Sensitivity to agricultural inputs and dispersal limitation determine the response of arable plants to time since transition to organic farming

Romain Carrié, Henrik G. Smith, Johan Ekroos

Research output: Contribution to journalArticleScientificpeer-review


Transitioning to low-input agricultural systems such as organic farming has been acknowledged as a way to mitigate negative effects of agriculture on biodiversity. However, the speed, magnitude and context dependence of biodiversity recovery after converting to organic farming remain uncertain. In this study, we explored the response of plant communities to time since transition to organic farming in a variety of production contexts. Using a spatially replicated space-for-time substitution design, we surveyed plant communities in small-grain cereal and ley fields in conventional and organic farms, distributed along independent gradients of time since transition to organic farming and proportion of seminatural grasslands in the landscapes. We selected a set of response traits to explore the mechanism of potential time lag in that response to conversion. These traits were selected to characterize the sensitivity of plant species to agricultural inputs and their ability to respond swiftly to environmental changes. We found an increase in plant species richness and evenness in cereal fields with increasing time since transition to organic farming, and a similar but less pronounced pattern in leys. After 30 years of continuous organic farming, organic cereal fields harboured more than twice the number of plant species than newly converted fields. Importantly, we found that the dependence on insect pollination, sensitivity to herbicides and dispersal capacity of plants modulated the effects of time since transition on plant communities in cereal fields. This suggests that both management and biotic interactions shape plant community structure in response to organic practices over time. Policy implications. Our study highlights that benefits of organic farming for plant diversity are likely to take decades to become substantial after conversion. We found this slow recovery of plant communities to be driven by both the gradual improvement of habitat quality after conversion and species' dispersal limitation. Assessments of biodiversity benefits of organic farming should therefore consider this time delay to avoid underestimating its environmental performance. Farmers should also be supported during this ecological transitional phase during which yield-enhancing ecosystem services reliant on plant diversity might build up.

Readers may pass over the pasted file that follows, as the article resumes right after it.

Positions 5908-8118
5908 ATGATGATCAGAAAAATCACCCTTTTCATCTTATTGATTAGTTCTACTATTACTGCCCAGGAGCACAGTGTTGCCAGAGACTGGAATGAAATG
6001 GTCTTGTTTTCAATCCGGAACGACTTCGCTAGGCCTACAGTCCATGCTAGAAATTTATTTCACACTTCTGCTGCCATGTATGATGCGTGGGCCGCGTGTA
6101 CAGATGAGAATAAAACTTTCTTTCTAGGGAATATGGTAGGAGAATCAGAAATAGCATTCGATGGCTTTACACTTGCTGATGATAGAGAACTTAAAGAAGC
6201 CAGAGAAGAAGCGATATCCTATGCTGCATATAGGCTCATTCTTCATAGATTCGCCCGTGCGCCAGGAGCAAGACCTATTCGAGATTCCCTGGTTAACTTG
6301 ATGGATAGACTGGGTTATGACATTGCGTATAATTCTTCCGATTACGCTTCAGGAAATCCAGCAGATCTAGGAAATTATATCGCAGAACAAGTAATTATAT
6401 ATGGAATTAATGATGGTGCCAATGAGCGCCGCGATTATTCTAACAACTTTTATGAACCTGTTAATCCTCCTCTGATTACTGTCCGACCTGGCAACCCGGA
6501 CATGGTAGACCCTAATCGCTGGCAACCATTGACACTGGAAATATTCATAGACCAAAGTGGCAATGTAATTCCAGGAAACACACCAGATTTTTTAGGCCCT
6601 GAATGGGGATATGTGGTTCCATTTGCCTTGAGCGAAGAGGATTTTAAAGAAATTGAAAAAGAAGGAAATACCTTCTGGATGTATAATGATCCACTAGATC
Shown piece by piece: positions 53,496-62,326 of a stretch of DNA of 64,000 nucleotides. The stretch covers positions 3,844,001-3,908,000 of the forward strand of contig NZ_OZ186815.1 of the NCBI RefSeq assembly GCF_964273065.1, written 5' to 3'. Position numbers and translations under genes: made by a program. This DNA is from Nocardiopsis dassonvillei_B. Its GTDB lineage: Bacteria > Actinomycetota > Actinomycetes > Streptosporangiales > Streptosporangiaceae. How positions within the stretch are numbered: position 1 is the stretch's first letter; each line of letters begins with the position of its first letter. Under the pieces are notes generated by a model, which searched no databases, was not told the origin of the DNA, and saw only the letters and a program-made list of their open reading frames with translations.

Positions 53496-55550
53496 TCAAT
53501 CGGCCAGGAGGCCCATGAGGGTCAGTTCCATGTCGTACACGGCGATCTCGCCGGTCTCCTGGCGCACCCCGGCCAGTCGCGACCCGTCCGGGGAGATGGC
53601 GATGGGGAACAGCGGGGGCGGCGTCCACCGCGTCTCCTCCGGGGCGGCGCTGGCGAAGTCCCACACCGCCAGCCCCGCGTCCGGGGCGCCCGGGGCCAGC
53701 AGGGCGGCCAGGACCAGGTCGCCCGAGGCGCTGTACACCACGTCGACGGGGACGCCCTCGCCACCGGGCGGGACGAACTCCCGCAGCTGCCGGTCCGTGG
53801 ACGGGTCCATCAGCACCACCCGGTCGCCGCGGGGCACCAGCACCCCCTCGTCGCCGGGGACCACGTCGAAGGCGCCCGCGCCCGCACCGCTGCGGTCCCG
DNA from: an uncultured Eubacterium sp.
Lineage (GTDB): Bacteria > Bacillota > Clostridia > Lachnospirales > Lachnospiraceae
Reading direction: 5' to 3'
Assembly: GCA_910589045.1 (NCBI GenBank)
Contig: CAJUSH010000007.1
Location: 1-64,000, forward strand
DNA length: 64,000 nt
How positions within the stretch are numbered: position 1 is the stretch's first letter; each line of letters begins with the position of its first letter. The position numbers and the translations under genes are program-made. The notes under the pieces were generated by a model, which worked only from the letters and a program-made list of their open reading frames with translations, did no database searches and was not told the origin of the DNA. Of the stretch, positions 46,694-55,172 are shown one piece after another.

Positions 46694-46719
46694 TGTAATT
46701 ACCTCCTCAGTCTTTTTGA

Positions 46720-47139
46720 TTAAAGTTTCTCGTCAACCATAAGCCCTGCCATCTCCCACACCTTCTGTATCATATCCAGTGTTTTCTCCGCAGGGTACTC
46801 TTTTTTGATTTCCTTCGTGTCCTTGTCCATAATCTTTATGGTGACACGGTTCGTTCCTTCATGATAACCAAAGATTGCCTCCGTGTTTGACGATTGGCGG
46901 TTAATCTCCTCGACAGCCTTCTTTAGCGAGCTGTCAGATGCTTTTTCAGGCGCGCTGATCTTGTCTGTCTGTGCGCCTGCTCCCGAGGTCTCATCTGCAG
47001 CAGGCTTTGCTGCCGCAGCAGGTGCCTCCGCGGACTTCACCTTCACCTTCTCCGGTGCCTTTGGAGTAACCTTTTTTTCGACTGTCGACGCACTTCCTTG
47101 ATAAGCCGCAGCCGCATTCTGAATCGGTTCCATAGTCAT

Original languageEnglish
JournalJournal of Applied Ecology
Issue number6
Pages (from-to)1227-1242
Number of pages16
Publication statusPublished - Jun 2024
MoE publication typeA1 Journal article-refereed

Fields of Science

  • agri-environment schemes
  • biodiversity
  • conversion
  • farming system
  • traits
  • transition
  • weeds
  • 4111 Agronomy

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